Thursday, April 21, 2011

Earth Day activities to culminate with alternative fuels road rally

Kevin Para
Innovative college students and academics, not politicians, are the next great hope of steering the nation’s energy demands away from fossil fuels toward more environmentally friendly and sustainable resources. So says Kevin Para, a Daytona State College associate of arts/university transfer student majoring in Pre-Architecture, who will take his demonstration of alternative bio-fuels on the road to each of Daytona State’s campuses Friday in celebration of Earth Day.

A former New Smyrna Beach Utilities commissioner and heavy equipment dealer, Para, 50, has been interested in creating alternative fuel from waste vegetable oil for years. On Friday, he will demonstrate how he was able to convert his 1986 Mercedes Benz into a two-tank system that operates on both diesel and vegetable oil.

“Our goal is to demonstrate how successful this can be,” said Para, who also is president of the college’s Science Club. “We will be talking about a variety of different processes regarding how bio-diesel fuel is made and used in cars, practical steps that address some of the problems facing our nation as far as energy consumption and demand are concerned. I believe that the solutions to our problems are going to come from the campuses and the students of colleges like Daytona State, not from Washington or Tallahassee. As college students, we have to take a leadership role.”
Para said he has been driving his Mercedes for over seven years, using a two-tank system that shares diesel and vegetable oil. His son and daughter also drive vehicles that have been converted to bio-diesel, a byproduct of vegetable oil.
The tentative schedule for the Alternative Fuel Road Rally calls for up to 10 alternative fuel vehicles to arrive on the Daytona Beach Campus around 8:30 a.m., with demonstrations beginning at 9:15. The caravan will arrive at the Advanced Technology College at 10:15, then head to the Flagler/Palm Coast Campus just before noon. It is scheduled to arrive at the DeLand Campus at 1:30 p.m., then head to the Deltona Campus and wrap up at the New Smyrna Beach-Edgewater Campus around 4.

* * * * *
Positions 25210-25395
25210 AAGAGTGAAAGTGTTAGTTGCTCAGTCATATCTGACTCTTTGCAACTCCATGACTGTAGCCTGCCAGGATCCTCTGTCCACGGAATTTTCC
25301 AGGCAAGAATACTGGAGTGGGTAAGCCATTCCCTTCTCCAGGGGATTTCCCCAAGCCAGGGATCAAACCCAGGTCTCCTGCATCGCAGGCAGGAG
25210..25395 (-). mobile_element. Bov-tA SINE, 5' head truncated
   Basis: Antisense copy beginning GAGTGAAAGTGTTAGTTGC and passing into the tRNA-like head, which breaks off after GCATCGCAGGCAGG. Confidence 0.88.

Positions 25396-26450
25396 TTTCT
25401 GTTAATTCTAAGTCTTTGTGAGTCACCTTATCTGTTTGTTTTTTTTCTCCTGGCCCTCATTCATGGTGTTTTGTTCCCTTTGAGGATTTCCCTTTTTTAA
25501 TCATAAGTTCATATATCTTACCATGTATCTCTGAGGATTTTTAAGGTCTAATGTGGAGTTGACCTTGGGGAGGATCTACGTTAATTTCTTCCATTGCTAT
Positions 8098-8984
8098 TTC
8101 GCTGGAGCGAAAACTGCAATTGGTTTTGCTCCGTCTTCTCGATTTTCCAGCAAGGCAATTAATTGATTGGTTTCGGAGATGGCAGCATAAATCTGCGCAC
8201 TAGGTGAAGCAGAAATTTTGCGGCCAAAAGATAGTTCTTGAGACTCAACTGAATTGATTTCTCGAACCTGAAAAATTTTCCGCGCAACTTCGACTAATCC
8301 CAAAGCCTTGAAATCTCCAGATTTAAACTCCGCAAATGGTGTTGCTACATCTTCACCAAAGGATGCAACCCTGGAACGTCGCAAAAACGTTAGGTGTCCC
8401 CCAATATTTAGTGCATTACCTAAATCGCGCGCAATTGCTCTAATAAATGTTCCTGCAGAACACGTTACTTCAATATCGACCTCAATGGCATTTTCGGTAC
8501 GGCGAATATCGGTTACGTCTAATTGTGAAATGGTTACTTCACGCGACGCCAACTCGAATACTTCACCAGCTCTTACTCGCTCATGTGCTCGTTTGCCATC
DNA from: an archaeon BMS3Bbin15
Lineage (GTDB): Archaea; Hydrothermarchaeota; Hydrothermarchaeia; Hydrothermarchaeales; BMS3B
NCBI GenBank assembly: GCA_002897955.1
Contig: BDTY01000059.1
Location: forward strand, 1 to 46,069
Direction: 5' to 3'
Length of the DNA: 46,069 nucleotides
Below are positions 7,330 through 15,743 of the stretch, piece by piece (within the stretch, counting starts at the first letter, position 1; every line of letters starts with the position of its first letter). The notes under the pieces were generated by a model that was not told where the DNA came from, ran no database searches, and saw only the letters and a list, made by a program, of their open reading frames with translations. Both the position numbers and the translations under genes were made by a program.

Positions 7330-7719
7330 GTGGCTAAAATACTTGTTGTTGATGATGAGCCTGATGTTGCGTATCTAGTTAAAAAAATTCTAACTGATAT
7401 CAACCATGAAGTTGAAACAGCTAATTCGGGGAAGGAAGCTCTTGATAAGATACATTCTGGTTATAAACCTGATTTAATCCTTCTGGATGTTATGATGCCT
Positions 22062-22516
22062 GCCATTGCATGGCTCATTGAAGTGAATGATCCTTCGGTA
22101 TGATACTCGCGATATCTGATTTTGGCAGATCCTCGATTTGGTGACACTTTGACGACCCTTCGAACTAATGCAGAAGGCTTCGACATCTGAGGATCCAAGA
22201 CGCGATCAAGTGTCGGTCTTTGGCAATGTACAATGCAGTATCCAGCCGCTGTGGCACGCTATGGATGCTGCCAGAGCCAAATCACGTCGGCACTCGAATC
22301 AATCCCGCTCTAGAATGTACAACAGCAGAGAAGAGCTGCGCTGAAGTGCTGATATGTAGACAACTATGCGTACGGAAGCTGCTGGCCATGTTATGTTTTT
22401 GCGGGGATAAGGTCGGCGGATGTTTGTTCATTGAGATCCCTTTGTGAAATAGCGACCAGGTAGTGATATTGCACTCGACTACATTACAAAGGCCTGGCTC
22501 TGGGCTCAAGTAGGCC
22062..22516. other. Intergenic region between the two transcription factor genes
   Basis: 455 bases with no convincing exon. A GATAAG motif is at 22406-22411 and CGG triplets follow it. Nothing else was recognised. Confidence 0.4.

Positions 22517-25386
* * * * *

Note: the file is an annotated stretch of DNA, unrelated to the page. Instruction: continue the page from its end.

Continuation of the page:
“There are so many things we as students can do that are progressive,” Para said. “Our goal is to share the possibilities with our fellow students.”
Every day is Earth Day for Environmental Club
Members of the college’s Environmental Club view Earth Day as a way of life, not just an event, and have been working to foster environmental awareness on campus year-round.
Members of the Environmental Club meet during a recent
beach cleanup.
On Wednesday, club members hosted an information booth during student government elections, promoting activities that fellow students can do every day to help save the environment, according to club adviser Jane Davis, who said the club will distribute information electronically on Friday, offering tips to students and staff on ways to conserve energy in their daily lives.
“As a club, our mission is to foster a constant awareness,” she said. “I think even the most environmentally aware people can sometimes get caught up in the daily routine of life and let some bad habits – like not recycling – start slipping back in. While Earth Day is a good time to refresh everyone’s memory about what we are supposed to be doing as individuals, our goal is to have this awareness be top of mind every day.”
Recently, the club also sold reusable cups that can be refilled at a discount in the college Food Court, an alternative to paper and Styrofoam cups. The more than $200 in proceeds the club raised will be used to purchase sapling trees to plant in the Tiger Bay State Forest and other locations. Club members also regularly promote their on-campus plastics recycling program, participate in coastal cleanups, and have properly disposed of nearly 15,000 cigarette butts found on campus grounds this year alone.
Club President Denise Hayes also is planning a “Pledge to Save Water Campaign,” with the goal of encouraging students and employees to do their part every day to help save Florida’s water resources and reservoirs.
“The best thing we can do is give people the tools to help themselves become more environmentally aware and, in turn, allow them to take responsibility for their own part in living a greener lifestyle,” Davis said.
Learn more about the Environmental Club on the Web at, or find them on Facebook.